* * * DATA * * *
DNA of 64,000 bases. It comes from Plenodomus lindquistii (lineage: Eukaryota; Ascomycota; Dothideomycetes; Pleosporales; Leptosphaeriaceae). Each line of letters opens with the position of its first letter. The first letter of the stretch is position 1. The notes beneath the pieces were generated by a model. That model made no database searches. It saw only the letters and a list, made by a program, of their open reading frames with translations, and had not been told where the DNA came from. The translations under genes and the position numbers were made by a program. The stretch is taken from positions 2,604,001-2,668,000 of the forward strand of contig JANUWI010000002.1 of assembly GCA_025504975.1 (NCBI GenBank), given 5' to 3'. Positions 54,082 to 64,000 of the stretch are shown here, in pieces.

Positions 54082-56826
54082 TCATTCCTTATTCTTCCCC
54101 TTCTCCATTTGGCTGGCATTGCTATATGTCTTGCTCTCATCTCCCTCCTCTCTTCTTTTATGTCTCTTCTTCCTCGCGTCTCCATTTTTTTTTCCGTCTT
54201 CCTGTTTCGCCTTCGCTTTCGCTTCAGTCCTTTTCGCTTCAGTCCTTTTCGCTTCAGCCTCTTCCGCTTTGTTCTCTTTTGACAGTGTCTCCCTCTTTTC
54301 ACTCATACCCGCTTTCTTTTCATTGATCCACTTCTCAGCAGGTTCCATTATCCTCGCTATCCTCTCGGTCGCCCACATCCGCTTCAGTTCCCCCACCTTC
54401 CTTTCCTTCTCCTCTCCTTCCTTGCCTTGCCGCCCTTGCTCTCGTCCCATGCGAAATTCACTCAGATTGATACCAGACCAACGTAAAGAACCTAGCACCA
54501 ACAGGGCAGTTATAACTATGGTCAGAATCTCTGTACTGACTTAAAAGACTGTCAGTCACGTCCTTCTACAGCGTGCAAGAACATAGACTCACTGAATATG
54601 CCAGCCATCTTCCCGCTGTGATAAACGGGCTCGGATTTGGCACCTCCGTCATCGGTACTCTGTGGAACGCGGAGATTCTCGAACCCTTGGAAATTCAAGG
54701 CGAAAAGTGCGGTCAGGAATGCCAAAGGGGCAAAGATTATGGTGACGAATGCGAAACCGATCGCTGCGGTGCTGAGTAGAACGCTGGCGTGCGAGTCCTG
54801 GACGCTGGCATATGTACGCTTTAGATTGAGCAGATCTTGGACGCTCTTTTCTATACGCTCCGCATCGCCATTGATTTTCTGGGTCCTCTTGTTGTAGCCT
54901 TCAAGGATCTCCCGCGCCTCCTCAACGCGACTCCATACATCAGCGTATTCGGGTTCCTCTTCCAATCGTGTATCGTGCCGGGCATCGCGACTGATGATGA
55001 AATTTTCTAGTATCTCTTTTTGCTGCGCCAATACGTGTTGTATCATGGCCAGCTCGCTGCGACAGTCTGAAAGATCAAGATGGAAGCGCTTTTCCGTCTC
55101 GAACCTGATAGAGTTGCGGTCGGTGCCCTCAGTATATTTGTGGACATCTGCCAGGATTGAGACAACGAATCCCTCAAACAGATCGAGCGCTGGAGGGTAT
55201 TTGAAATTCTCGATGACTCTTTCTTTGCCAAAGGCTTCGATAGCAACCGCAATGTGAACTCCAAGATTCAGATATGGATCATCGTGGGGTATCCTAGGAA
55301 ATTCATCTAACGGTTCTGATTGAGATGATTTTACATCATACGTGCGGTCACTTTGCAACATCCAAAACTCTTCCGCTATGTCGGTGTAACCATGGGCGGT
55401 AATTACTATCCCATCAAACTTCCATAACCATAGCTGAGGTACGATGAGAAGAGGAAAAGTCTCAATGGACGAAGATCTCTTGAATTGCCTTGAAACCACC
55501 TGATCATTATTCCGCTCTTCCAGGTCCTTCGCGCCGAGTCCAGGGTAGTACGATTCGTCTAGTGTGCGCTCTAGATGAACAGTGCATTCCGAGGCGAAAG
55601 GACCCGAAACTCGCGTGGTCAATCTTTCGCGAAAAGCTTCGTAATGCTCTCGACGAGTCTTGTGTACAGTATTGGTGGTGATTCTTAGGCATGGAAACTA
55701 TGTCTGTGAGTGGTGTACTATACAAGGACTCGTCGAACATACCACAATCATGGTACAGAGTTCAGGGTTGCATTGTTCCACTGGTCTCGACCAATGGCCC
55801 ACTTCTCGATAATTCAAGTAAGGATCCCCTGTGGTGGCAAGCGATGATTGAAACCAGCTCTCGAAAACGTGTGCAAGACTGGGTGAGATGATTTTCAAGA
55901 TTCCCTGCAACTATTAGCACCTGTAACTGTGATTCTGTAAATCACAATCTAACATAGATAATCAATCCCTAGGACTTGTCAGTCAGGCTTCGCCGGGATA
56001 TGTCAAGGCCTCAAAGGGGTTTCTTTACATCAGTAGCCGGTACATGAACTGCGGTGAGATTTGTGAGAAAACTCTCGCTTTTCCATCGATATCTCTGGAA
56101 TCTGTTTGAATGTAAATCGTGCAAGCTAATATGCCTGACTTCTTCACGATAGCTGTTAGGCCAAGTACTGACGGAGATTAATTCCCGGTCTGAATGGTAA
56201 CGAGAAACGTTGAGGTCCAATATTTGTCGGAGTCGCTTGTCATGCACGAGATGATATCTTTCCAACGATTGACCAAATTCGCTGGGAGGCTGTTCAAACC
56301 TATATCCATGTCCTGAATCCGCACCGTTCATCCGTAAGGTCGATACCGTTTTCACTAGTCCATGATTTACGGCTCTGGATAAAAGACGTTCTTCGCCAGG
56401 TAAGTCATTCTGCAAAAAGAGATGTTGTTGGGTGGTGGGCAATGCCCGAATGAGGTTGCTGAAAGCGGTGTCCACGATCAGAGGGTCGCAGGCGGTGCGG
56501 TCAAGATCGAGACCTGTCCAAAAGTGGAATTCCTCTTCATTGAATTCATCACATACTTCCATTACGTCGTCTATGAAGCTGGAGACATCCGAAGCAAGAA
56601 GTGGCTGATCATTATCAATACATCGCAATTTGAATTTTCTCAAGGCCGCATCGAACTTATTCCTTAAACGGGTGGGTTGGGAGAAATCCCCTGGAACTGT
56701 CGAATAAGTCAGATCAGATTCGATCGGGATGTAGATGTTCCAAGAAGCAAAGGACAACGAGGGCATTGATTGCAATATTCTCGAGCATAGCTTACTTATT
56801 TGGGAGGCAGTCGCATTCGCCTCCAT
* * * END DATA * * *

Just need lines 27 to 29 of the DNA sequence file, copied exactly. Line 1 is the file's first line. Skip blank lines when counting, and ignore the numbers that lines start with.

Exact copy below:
56401 TAAGTCATTCTGCAAAAAGAGATGTTGTTGGGTGGTGGGCAATGCCCGAATGAGGTTGCTGAAAGCGGTGTCCACGATCAGAGGGTCGCAGGCGGTGCGG
56501 TCAAGATCGAGACCTGTCCAAAAGTGGAATTCCTCTTCATTGAATTCATCACATACTTCCATTACGTCGTCTATGAAGCTGGAGACATCCGAAGCAAGAA
56601 GTGGCTGATCATTATCAATACATCGCAATTTGAATTTTCTCAAGGCCGCATCGAACTTATTCCTTAAACGGGTGGGTTGGGAGAAATCCCCTGGAACTGT